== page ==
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06.28.2006

A Deep Look Into The Glossy Wine Mags

We all (wine writers included) like to bitch about the glossy wine magazines in some way or another. I, for instance, like to sling mud in the direction of the Wine Spectator for what I feel is a completely idiotic internet strategy. I also happen to single them out on occasion for overlooking a lot of wines, or for what I feel is an occasional lack of subtlety in their ratings. If you're a wine connoisseur I'm sure you've got your favorite magazine or critic you like to bash, too.

Well, despite all our kvetching about this or that with the wine magazines, we never really have much to back up our thoughts about what they do well, or not so well, because we've not got the time, or energy, to take a really scientific or statistical approach to our particular issue.

It was only a matter of time, though, before someone else did. One of my electronic acquaintances and wine writing colleagues W.R. Tish finally decided to see just what was going on with those big sets of wine reviews called "buying guides" that the glossies put out every month, or quarter, or every so often (depending on the publication).

In particular, he reveals some very interesting facts:

  • Some magazines force wineries to pay them money just to print images of their labels as part of these buying guides -- essentially letting those who want to get more visibility and appear to be "recommended" more highly do so by forking over cash.

  • There's a very big difference in the grading curves of the various magazines, with some giving out far more high scores as a percentage of the wines they taste than others.

    I suggest you take a look if you're a subscriber or thinking about being one. Or even if you need more justification for why you DON'T subscribe.

    Readers should note that there is an error in the tables of wine review values that appear in the article. The boldfaced percentages in the wine ratings tables should all be shifted one column to the left.

    Comments (8)

    St.Vini wrote:
    06.29.06 at 9:41 AM

    Alder: Tish does a good job (as always) of pointing out some of the dirty facts behind these magazines (I still treasure the personal email I got from Thomas Matthews when I bashed Spectator). I agree that Spectator should go to a tasting panel, particularly with California

    Case in point - when you go to Wine Spectator's link above, click on the bottom left link box ("Wine Everyday"). Take a look around at the site that pops up.....looks like a nice series of pairings for popular supermarket wines, no? How nice of WS!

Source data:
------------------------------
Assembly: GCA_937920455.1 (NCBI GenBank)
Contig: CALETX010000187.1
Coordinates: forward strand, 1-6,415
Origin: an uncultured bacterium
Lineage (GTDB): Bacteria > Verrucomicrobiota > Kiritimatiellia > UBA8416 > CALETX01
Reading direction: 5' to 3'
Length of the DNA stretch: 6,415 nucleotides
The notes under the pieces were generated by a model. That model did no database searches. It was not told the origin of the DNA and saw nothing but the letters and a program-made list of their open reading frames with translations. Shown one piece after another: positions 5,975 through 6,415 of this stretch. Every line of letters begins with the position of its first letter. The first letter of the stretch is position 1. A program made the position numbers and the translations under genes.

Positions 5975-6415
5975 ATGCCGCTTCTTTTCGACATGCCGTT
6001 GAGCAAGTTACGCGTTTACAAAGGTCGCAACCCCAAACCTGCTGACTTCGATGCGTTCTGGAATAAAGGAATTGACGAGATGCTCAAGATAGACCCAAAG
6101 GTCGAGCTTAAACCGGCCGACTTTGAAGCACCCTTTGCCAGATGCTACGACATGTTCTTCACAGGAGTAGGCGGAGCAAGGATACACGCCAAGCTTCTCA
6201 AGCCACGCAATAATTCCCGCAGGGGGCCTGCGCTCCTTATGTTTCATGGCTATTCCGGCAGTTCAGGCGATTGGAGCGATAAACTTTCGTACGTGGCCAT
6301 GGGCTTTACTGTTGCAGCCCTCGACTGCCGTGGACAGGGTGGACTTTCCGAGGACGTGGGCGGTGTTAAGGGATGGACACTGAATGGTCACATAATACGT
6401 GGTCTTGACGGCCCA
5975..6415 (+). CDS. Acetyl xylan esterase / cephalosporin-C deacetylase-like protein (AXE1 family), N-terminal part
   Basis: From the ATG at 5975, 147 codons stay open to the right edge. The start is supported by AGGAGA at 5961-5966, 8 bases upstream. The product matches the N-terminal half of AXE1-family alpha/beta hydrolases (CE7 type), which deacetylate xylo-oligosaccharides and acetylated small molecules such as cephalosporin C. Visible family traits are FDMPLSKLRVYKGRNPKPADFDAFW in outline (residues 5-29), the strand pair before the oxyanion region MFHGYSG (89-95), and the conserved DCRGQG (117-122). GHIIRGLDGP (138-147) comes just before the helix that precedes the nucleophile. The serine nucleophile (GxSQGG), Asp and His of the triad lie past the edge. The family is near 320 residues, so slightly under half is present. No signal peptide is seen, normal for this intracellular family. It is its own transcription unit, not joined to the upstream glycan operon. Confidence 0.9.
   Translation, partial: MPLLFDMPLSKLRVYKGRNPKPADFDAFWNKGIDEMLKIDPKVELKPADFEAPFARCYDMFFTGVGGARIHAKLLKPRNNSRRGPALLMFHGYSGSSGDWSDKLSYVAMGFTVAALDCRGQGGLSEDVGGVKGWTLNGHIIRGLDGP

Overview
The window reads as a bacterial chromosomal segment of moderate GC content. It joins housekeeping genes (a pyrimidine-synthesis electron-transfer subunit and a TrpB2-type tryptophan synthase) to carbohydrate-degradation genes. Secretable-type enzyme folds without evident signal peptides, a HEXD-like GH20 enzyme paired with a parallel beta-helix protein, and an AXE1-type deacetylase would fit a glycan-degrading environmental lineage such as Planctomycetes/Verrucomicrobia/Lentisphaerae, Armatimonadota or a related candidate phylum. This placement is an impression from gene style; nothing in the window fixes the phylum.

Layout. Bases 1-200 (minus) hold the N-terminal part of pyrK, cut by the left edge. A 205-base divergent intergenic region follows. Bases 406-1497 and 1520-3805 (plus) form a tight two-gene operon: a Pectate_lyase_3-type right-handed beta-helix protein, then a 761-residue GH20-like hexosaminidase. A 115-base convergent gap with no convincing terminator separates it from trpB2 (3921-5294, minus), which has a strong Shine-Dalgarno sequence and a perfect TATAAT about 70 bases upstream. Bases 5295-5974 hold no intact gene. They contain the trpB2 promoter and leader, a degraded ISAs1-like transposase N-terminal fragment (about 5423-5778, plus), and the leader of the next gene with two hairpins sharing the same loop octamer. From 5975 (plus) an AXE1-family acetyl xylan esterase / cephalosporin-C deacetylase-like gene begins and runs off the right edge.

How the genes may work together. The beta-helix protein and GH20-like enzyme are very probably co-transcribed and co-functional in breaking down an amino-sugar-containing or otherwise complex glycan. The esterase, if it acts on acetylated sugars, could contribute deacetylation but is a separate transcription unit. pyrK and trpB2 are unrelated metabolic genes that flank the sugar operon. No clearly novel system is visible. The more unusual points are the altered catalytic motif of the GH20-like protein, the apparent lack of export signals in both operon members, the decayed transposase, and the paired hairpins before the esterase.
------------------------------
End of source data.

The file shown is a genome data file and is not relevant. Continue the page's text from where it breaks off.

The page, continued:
What they don't note, but should, is that this is an ad for Gallo wines, disguised as something approved by Wine Spectator (they have their logo at the bottom) and a group called Wine Everyday.

    Agree that there is better info available online, skip the mags.

    Vini

    Anonymous wrote:
    06.29.06 at 3:53 PM

    I figured I'd comment, anonymously to protect myself and my wines. Since I have just experienced some of what you and W.R. Tish wrote first hand, I figured I'd share it.

    We just had both of our Chardonnay's rated highly in Wine Enthusiast and in advance of said publication, when they let us know our reviews, we were given the option to buy a label image for about $800.00. What you do not see in advance of the review though is the actual review itself, which for us made it a difficult decision as to whether or not to spend the money (money I probably need not add, that is not always easy to come by for a small winery like us). For example, their wine writer gave our 2003 Zinfandel a score of 86. Now that can be viewed two different ways depending on the actual verbiage of the review. On the surface the score is obviously below where you'd like it to be but when I finally saw the review, it was accurate and even a decent review, given what I (now) know to be the writer's general preferences. Any way, without the review in hand I decided not to buy the label.


    Recently however, two of our other wines received scores of 92 & 88 respectively. Even without the reviews itself I was tempted to buy the labels to get that extra exposure but in the end decided I could not gauge the effectiveness of doing that with any potential calls or business that might result.